Detroit with Mitch Ryder "Detroit" (1971)

The city of Detroit, Michigan has spawned many a rock legend since the 1960's. Over the last six decades, the Motor City has provided the world with a wild managerie of colorful characters, creative risk-takers, and gritty garage rockers -- some of whom (like Bob Seger and Jack White) evolved into musical refinement and commercial success, while others (like the Stooges and the MC5) are legendary for having been too wild for the mainstream. The man who first put Detroit on the rock and roll map and paved the way for later Motor City rockers was Mitch Ryder (who was born as William Sherille Levise, Jr. in 1945). Influenced by the city's Motown soul scene, Ryder added his own high-energy rock and roll intensity to his brand of blue-eyed soul. With his '60's backing band known as the Detroit Wheels, Ryder scored three Top 10 singles between 1965 and 1967, the best-remembered one being "Devil With A Blue Dress On" from 1966. Ryder never matched that success after the breakup of the Detroit Wheels in 1968, but he has recorded more than 25 albums since then, and remains active as of 2023.

Fittingly enough, the man who essentially created the Motor City rock and roll scene fronted a band called Detroit in the early '70's. This band also had the distinction of launching the career of guitarist Steve Hunter, who later collaborated with Lou Reed and Alice Cooper. Other band members included former Detroit Wheels drummer John Badanjek, ex-Catfish keyboardist Harry Phillips and bassist W. R. Cooke, and journeyman guitarist Brett Tuggle.

Detroit cut only one album, the self-titled Detroit, released in 1971. The album was produced by Bob Ezrin, around the same time he began to work with Alice Cooper. The album is considered by many to be a minor classic, but it is currently out of print.

Ryder comes on strong on this album, alternately bellowing and crooning with equal soulfulness, and was well-matched with the hard-rocking musicians who supported him. There was not a large age difference between Ryder and the younger members of Detroit, but the album sometimes comes across like an intergenerational endeavor, as if young rockers were backing an elder statesman, as it mixes Ryder's old-school r&b vocals with '70's hard rock instrumentation. I suppose that illustrates how much of an evolution rock music had undergone in the five years following the release of "Devil With A Blue Dress On". The first two energetic tracks were co-written by Ryder, and are the ones that sound the most reminiscent of the Detroit Wheels. Four of the other tracks are cover songs that work exceptionally well. Suffice it to say that Ryder and company do more than justice to songs by Chuck Berry ("Let It Rock") and Wilson Pickett ("I Found A Love"), rendering the songs with remarkable soul and instrumental vigor. Their rendition of Lou Reed's "Rock 'N Roll" is more rock-and-roll than the Velvet Underground version, foreshadowing the arena rock energy that Hunter would soon help bring to Reed's live Rock 'n' Roll Animal album. (Reed was said to have loved this version of the song, which was the reason he recruited Hunter to join his band). And Detroit's version of Ron Davies' much-covered "It Ain't Easy" has more rock-and-roll fury than, say, Three Dog Night's or David Bowie's, without forgetting the song's country roots.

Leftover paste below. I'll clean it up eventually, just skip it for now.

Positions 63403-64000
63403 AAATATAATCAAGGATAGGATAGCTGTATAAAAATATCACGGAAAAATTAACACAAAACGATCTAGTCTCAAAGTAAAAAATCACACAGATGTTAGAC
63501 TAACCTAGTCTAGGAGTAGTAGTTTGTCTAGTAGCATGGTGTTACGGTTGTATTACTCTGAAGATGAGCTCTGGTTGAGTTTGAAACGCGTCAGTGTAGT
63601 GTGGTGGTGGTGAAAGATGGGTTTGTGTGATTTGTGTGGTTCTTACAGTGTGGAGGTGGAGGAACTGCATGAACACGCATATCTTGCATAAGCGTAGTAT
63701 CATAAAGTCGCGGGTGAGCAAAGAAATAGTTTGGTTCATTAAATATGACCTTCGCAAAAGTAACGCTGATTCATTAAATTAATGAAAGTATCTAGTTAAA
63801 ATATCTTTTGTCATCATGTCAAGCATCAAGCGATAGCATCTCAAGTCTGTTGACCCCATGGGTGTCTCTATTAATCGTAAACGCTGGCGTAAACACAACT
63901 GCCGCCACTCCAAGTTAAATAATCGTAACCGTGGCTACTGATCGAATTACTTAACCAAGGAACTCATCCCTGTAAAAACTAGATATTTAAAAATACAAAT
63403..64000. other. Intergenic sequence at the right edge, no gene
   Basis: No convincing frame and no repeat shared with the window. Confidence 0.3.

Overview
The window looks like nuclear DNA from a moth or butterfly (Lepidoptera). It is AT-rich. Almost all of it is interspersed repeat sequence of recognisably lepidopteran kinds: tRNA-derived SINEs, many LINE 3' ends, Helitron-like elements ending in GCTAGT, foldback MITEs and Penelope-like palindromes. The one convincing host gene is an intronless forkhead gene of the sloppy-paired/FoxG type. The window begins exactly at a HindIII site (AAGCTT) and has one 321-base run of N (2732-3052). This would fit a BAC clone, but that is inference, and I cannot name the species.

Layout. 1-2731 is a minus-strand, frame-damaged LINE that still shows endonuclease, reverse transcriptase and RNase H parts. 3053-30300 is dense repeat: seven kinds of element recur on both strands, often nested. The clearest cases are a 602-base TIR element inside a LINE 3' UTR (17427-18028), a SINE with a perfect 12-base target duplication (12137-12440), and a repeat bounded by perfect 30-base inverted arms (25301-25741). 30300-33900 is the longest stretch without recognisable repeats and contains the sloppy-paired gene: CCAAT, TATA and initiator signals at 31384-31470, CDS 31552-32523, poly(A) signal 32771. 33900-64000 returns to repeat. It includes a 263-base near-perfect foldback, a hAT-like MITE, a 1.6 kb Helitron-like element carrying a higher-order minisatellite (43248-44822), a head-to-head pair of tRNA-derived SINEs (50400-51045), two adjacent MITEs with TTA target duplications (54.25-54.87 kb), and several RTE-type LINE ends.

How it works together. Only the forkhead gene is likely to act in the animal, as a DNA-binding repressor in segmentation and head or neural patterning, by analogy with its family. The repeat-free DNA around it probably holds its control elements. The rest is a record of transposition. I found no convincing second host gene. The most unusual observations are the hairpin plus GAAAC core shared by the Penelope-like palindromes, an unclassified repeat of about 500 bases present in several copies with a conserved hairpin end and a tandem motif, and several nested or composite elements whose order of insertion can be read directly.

Ryder also displays impressive soul chops as he croons the ballad "Drink", written by members of Catfish. The only weak track is "Box Of Old Roses", written and sung by bassist W.R. Cooke, whose vocals seem colorless when heard among the many songs sung by Ryder.

Detroit is one of those albums that captures the true essence of rock and roll without sacrificing a bit of visceral excitement. It's worth seeking out.

Detroit did not release another full-length album, but did issue two non-album singles with cover songs, most notably a crusty rendition of the Rolling Stones' "Gimme Shelter" which was later included on CD and cassette reissues of the Detroit album by MCA in 1987. It's an effective interpretation of the song, but Ryder's voice was unfortunately showing signs of wear and tear. Ryder left the band in 1972 when he suffered from throat troubles, and he did not record again until 1978. Detroit soldiered on until 1974, with Ryder replaced by Rusty Day (formerly of the Amboy Dukes and Cactus). In their final days, Detroit took on guitarist Steve Gaines -- who would go on to join Lynyrd Skynyrd in 1976, and tragically die in the 1977 plane crash that halted Skynyrd's career for a decade.

Detroit - Detroit

Detroit with Mitch Ryder "Detroit" (Paramount PAS-6010) 1971

Track Listing:

1. Long Neck Goose -- (Mitch Ryder / Bob Ezrin)
2. Is It You (Or Is It Me) -- (Mitch Ryder / Johnny "Bee" Badanjek)
3. It Ain't Easy -- (Ron Davies)
4. Rock 'N Roll -- (Lou Reed)
5. Let It Rock -- (Chuck Berry)
6. Drink -- (Mark Manko / Jimmy Optner)
7. Box Of Old Roses -- (W.R. Cooke)
8. I Found A Love -- (Willie Schofield / Wilson Pickett / Robert West)

Detroit with Mitch Ryder "I Can't See Nobody" (b/w "The Girl From The North Country") (Paramount single PAA-0051) 1971

Track Listing:

a. I Can't See Nobody -- (Bee Gees)
b. The Girl From The North Country -- (Bob Dylan)

Detroit featuring Mitch Ryder - Oo La La La Dee Da Doo / Gimme Shelter

Detroit with Mitch Ryder "Oo La La La Dee Da Doo" (b/w "Gimme Shelter") (Paramount single PAA-0158) 1972

a. Oo La La La Dee Da Doo -- (Ken Williams / Mattie Simpkins)
b. Gimme Shelter -- (Mick Jagger / Keith Richards)